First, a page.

During the last two decades, the number of American prison inmates has increased by nearly 400 percent, for a total of over 2 million inmates, and the social costs are beginning to add up. Diseases like AIDS, hepatitis, and drug-resistant tuberculosis (TB) are common in prisons, according to psychiatrist Terry Kupers, and as many as 20 percent of inmates have some form of mental illness. In New York City, for example, the majority of the drug-resistant TB cases that started appearing in the late 1980s were linked to individuals who contracted the infection while incarcerated.
Gamma-Dynacare of Ontario will offer Digene's Hybrid Capture II HPV test to detect the presence of human papillomavirus (HPV), which is associated with cervical cancer. The announcement comes after the publication of a report in the Journal of the Canadian Medical Association that backs the use of the DNA-based assay as a primary cervical cancer test for women over the age of 30. Digene's test -- the only HPV test approved by the U.S. Food and Drug Administration -- has been cleared in the United States for use as a secondary test when Pap smears provide inconclusive results.
According to a study published in the February 1st issue of the Journal of Infectious Diseases (2001;183:401-408), long term HIV-1 suppression is better predicted by phenotypic drug susceptibility testing than treatment history. Researchers from the University of Alabama at Birmingham School of Medicine studied plasma samples from 86 HIV-infected individuals who were starting new antiretroviral regimens after experiencing treatment failure. The authors discovered that the length of time until failure on the new treatment program was not related to drug susceptibility predicted on the basis of treatment history.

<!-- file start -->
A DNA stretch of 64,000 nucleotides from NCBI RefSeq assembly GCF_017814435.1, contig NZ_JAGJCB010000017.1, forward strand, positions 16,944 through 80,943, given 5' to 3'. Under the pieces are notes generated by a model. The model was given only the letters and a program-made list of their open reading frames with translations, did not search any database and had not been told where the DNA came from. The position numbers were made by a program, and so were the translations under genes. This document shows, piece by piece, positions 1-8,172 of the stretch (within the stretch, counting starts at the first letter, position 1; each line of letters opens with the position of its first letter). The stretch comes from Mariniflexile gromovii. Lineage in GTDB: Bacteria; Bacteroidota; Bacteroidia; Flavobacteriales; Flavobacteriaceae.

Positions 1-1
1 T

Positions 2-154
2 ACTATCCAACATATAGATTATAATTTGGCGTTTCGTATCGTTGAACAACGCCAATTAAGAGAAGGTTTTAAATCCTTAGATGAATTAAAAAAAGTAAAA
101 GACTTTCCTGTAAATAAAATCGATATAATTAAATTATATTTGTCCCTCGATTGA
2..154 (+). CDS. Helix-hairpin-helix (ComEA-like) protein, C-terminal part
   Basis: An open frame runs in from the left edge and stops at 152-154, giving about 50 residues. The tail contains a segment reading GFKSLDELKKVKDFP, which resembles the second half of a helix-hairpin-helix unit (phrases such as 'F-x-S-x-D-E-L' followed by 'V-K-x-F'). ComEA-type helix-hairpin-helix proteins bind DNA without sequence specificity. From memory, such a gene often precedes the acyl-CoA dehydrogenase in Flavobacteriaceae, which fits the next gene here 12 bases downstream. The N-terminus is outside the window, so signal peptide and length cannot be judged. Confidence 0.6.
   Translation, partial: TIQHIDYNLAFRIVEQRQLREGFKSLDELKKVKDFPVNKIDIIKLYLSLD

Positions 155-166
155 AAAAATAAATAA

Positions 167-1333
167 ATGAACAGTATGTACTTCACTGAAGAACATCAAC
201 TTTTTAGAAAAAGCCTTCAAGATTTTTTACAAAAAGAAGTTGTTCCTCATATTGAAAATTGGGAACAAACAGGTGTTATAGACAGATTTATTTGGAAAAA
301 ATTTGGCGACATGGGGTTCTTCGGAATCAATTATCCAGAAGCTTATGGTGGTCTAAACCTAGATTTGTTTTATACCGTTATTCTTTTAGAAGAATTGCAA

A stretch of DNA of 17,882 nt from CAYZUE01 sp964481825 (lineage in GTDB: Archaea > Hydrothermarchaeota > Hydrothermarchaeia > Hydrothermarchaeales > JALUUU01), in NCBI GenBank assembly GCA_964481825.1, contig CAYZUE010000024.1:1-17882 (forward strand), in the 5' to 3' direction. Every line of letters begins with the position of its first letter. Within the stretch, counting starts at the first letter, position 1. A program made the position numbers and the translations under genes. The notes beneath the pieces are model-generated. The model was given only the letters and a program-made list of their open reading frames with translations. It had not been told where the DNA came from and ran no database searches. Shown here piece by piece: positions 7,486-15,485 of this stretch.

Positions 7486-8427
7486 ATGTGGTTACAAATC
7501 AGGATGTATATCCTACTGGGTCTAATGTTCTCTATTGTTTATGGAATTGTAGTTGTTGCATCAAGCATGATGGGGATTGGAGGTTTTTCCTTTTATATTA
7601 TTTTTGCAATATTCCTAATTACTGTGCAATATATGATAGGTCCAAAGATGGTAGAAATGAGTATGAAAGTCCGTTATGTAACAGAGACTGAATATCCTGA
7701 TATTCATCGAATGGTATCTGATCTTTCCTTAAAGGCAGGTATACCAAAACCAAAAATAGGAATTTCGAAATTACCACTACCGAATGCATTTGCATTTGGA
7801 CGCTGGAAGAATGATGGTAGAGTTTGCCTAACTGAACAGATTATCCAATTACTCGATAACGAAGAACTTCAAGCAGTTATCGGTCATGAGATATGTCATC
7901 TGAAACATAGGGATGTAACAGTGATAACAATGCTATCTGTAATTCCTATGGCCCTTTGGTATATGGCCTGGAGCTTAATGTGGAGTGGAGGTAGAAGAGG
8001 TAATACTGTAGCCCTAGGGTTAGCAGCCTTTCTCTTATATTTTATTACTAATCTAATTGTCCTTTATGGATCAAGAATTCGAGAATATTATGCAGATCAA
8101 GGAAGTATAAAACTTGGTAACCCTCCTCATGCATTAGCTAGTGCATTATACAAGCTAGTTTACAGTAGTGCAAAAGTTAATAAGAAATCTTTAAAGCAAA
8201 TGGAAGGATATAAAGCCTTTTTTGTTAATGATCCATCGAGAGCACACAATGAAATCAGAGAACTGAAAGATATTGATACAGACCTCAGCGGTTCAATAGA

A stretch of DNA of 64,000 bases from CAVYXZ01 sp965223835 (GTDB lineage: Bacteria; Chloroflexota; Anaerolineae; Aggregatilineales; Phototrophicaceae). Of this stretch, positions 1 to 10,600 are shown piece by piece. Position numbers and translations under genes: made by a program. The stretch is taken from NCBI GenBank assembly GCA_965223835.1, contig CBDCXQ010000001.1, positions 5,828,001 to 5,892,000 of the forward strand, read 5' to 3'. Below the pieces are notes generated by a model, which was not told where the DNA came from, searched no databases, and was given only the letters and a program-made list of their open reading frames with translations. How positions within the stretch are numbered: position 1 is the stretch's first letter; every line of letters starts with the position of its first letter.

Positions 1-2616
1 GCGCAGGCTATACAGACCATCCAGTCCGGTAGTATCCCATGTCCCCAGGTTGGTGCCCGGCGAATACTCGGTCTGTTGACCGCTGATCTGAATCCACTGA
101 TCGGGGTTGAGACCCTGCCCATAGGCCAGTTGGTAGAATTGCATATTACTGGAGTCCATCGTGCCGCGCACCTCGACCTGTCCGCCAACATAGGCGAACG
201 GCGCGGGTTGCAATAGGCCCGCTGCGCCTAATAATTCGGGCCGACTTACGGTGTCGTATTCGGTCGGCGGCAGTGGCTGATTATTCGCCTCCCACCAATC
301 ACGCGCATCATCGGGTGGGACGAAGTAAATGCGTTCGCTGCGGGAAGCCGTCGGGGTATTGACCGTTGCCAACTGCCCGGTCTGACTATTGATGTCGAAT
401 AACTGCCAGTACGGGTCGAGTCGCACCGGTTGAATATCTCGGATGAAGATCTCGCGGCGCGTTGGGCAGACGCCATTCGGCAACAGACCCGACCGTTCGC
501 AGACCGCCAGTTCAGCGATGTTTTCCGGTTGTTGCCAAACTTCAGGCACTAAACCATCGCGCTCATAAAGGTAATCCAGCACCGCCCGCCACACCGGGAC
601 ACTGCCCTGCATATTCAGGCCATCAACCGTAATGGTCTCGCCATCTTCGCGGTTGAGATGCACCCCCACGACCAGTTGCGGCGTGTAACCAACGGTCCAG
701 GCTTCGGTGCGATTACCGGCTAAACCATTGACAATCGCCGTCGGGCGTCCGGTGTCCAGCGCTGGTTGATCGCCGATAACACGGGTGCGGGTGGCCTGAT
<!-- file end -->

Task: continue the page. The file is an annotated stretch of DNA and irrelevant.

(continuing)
Health officials in Bangladesh reported Monday that at least 157 Bangladeshis have contracted HIV and there have been 27 cases of AIDS. Some health groups say, however, that the actual number of HIV infections is much higher. Health Minister Sheikh Fazlul Karim Selim told parliament that the primary goals of a new $58 million, anti-AIDS program were to increase public awareness of the disease and to ensure safe blood transfusions. The World Bank, which recently approved a $40 million credit to help finance the four-year plan, noted that although the number of HIV/AIDS cases in Bangladesh is still fairly low, certain widespread behaviors -- such as needle sharing and low condom use within the commercial sex industry -- could cause the disease to explode.
The All Africa Conference of Churches (AACC) recently convened near Kampala, Uganda, with the World Council of Churches (WCC) and others to discuss how to address the AIDS epidemic. The AACC announced that it was time for churches to become actively involved in the struggle and assist in making the population aware of the seriousness of the disease. "There is [an] urgent need for the churches in Africa to break the silence and myth surrounding the deadly virus and create awareness, improve pastoral care for the affected, share information on various approaches, form networks, and give support, especially to youth and women, who are most affected," a statement from the AACC said.
This article was provided by CDC National Prevention Information Network. It is a part of the publication CDC HIV/Hepatitis/STD/TB Prevention News Update.